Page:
Saturday, June 18, 2011


There was once one man, who believed in the rain and only the rain. He sat on his front porch with a harmonica and played sad songs. The gray clouds rolled in, and the tunes would slowly turn to a major key.

Slow drizzles came from the sky, beating on his tin roof like a million chirping crickets. And in those moments, he was happy. But only in those moments.

Wednesday, January 19, 2011

Haiku? Haiku!

Best Breakfast: A Haiku

Those bright, certain eyes,
sit upon that crisp grin. I
love bacon and eggs!


Sunday, December 5, 2010

Those Damned Boys (to be continued)

There was only one house in St. Juiet, Tennessee where you could find people outside barbecuing in the start of winter, without their shirts on. This was at the Goodwill brothers’ house. All six brothers stood outside, goose bumps dotting their skin, with beers in their hand, except for the oldest. He drank whiskey. From oldest to youngest, their names were: Daniel, Adam, Matthew, Nathan, Ethan, and David.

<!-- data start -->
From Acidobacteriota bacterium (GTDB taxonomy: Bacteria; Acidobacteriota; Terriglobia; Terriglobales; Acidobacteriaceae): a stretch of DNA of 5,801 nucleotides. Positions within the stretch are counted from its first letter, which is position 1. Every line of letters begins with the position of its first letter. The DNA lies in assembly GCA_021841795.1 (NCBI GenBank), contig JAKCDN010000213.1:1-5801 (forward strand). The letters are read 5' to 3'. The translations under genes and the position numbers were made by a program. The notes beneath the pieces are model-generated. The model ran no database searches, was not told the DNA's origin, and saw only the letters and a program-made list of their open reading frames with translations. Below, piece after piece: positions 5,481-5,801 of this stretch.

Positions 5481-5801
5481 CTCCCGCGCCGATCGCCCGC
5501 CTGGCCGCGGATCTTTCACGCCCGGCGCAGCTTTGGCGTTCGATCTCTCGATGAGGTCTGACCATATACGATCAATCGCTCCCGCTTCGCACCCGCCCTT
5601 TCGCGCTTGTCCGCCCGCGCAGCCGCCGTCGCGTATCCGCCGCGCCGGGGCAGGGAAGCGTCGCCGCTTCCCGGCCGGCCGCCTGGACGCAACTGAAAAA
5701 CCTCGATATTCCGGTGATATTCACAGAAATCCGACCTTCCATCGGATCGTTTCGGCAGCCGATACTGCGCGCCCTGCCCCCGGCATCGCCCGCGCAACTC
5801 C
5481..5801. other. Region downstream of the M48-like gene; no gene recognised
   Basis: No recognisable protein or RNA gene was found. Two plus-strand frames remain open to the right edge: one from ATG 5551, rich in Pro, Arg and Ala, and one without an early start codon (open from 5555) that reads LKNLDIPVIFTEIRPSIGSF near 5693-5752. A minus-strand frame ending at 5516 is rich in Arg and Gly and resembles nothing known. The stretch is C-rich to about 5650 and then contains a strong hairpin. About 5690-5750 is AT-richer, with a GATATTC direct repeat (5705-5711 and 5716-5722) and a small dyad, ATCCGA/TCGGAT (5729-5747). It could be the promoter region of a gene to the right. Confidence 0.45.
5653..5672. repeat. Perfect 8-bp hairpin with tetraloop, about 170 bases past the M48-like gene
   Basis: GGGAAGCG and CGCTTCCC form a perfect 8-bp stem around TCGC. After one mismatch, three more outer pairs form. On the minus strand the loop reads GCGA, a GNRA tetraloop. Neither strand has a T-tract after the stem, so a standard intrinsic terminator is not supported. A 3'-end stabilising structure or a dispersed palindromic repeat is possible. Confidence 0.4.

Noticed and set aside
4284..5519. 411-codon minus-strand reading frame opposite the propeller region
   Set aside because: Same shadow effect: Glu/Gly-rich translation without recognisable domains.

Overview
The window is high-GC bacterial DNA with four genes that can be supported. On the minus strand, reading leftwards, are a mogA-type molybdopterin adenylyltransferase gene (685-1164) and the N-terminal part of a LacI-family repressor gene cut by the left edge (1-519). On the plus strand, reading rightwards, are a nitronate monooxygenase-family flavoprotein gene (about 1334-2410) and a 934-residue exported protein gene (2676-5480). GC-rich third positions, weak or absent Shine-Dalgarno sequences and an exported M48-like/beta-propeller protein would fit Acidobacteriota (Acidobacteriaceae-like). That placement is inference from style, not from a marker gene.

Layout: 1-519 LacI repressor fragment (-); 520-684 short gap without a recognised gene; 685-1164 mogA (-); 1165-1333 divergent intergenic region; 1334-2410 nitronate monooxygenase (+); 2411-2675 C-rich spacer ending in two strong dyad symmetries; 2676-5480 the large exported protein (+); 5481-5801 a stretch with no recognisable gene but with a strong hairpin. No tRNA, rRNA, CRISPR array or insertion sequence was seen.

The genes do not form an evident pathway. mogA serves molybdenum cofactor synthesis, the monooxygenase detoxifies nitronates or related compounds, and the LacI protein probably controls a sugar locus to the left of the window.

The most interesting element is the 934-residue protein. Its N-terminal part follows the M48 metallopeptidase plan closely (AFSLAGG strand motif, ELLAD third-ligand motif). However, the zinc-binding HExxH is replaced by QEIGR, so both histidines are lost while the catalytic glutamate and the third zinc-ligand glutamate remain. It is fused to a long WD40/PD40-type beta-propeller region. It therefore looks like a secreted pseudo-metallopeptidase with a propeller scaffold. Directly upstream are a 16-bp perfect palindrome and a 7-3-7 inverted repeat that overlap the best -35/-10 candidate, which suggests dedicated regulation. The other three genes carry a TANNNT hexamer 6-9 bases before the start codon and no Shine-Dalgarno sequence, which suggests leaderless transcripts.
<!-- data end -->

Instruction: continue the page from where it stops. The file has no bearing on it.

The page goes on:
Phoebe Goodwill was washing the dishes sixteen days after David’s second birthday when she realized her error, as if she had pricked her forefinger on the point of a knife. Two days later, at a neighbor’s dinner party she found out that the town referred to her six kids as the “damned boys” instead of the “Goodwill boys”.
Since birth, they’ve been inseparable. From youngest to oldest there was a ten year difference, but this mattered none to all of them. At 18, David moved out of the home he had grown up in to live with his brothers. And that winter, there they stood, 19, 21, 23, 24, 28, 29, craving burgers and hot dogs, Matthew manning the grill.
“All right, Boys. Let’s try’n be civilized tonight and set the table instead of eatin’ in front of the TV again. Matt, holler when you need a hand,” Adam said after giving the proper laughter to one of Daniel’s stories.
“Thought I was the older brother?” Daniel asked, taking a sip from his whiskey.
“Yeah right. We all always knew Adam was the leader of this pack,” answered David, earning himself a shove as they all laughed, making their way in the house. Nathan stayed behind.
“I’ll wait out here with Matt, bring in the food when it’s ready. Shouldn’t be long, should it?” he said
“Nah. You can wait,” Matthew answered.
“All right, then. See you guys inside,” Daniel said.